The rest is on Hyrule Warriors which I'm still transcribing and is coming tomorrow!
I got to sit down with The Legend of Zelda series producer Eiji Aonuma during E3, along with members of the Tecmo Koei development team to talk about Hyrule Warriors (stay tuned for that tomorrow).
In terms of the scale of the new Zelda world on Wii U, I always think of Kyoto as my base — Eiji Aonuma.
While the Zelda producer was there to talk about this year's title, he was good enough to give me a couple of minutes to discuss the short teaser trailer shown for The Legend of Zelda on Wii U during Nintendo's E3 digital event.
MMGN: This is the first truly open world in a Zelda game — you showed how Zelda has progressed since the NES in terms of map layout and movement — so in the biggest world yet, how “big” can we expect?
Mr. Aonuma: "In terms of the scale of the new Zelda world on Wii U, I always think of Kyoto as my base.
Do you know Kyoto?"
Ummm…a little [laughs]
How do you plan to reward players for exploring this world? Is it in terms of unique areas to visually enjoy or weapons and upgrades that otherwise won’t be found?
Mr. Aonuma: "I guess the reward for exploring the world will be the acquired experience.
"You always need to make a plan when you’re travelling, even in real life you need to decide if you’re going to drive or take the train, and the decisions you make impact your experience. You could start walking and realise you can’t get to a place by walking so you regret it and learn something, like realising there’s an obstacle that has to be overcome in a different way.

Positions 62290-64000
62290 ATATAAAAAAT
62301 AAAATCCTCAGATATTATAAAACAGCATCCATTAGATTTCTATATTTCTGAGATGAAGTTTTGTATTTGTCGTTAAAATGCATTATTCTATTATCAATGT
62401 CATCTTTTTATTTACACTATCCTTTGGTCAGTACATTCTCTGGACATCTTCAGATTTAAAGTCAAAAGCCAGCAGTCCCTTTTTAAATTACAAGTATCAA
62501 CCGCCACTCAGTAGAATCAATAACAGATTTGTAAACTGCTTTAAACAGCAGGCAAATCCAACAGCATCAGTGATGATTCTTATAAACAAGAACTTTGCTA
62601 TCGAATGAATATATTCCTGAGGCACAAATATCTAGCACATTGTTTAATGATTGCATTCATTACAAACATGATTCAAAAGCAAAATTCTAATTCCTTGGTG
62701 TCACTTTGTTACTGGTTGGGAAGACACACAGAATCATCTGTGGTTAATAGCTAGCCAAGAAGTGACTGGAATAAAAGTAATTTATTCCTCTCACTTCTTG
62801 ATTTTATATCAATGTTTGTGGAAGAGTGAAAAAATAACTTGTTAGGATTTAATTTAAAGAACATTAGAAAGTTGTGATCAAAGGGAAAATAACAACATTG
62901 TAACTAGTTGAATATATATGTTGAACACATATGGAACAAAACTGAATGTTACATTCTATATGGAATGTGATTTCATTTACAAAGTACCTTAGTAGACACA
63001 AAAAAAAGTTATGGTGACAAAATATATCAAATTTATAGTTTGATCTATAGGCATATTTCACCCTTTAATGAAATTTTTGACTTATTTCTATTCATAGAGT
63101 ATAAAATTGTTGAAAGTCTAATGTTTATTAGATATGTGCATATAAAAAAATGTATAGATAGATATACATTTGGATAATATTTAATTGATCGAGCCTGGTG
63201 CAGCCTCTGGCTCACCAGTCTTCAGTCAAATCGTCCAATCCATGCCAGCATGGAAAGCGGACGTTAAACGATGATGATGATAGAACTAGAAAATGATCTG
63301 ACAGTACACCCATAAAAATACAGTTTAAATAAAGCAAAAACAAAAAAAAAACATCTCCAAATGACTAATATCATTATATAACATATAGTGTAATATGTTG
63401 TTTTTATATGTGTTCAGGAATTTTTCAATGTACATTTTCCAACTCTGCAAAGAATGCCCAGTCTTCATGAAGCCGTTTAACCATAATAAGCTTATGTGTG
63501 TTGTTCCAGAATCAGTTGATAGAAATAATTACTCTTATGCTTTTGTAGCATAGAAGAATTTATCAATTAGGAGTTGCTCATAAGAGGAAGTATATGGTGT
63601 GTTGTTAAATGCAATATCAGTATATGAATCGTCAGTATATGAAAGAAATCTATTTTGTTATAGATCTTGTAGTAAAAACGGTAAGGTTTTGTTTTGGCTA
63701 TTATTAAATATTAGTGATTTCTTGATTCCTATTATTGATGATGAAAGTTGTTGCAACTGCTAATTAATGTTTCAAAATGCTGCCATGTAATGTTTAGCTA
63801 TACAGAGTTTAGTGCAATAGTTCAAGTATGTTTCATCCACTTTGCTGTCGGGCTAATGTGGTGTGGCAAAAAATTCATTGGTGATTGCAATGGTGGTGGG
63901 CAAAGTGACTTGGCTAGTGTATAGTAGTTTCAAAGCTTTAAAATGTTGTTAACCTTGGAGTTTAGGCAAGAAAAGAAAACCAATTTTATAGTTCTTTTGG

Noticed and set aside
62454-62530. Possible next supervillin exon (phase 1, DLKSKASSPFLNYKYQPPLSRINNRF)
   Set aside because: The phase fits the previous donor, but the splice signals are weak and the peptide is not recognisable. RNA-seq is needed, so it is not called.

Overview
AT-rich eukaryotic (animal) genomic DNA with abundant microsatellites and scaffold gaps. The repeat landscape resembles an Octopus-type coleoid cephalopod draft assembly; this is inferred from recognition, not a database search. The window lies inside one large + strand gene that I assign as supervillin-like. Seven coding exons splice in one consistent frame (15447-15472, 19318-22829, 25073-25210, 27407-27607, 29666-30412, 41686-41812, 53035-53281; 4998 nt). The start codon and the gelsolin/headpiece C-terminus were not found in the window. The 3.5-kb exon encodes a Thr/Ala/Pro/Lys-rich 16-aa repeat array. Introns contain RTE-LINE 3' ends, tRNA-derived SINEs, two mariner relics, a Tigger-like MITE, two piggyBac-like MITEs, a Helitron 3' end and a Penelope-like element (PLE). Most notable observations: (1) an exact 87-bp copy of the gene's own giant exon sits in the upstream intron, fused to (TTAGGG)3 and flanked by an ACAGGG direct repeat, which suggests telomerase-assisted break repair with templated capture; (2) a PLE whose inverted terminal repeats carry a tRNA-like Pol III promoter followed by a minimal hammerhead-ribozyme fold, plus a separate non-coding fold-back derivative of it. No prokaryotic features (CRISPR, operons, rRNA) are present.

"In the Zelda world, in the process of overcoming that obstacle, you’ll definitely acquire new experiences and sometimes new abilities. In the process of planning and executing to get to your goal, you’ll become more familiar with the terrain and you’ll acquire new abilities and new knowledge that will help you progress even further in the game, just like in real life."
I don't want people to get hung up on the way Link looks because ultimately Link represents the player in the game. He's a vehicle. — Eiji Aonuma.
There were a bunch of rumours online this morning [during E3] about the character we saw in the Nintendo Digital Event not being Link or perhaps even being a girl — I’m not sure if you’ll want to tell me if that’s true or not?
Mr. Aonuma: "It's a rumour" [laughs].
"Actually that comment I made jokingly. It's not that I said that it wasn't Link. It's that I never said that it was Link. It's not really the same thing, but I can understand how it could be taken that way. It seems like it has kind of taken off where people are saying 'oh it's a female character' and it just kind of grew. But my intent in saying that [was humour]. You know, you have to show Link when you create a trailer for a Zelda announcement.
"I don't want people to get hung up on the way Link looks because ultimately Link represents the player in the game. He's a vehicle. I don't want to define him so much that it becomes limiting to the players. I want players to focus on other parts of the trailer and not specifically on the character because the character Link represents, again, the player."
Moderator: Let's get back to Hyrule Warriors.
And that we did! - The Hyrule Warriors interview.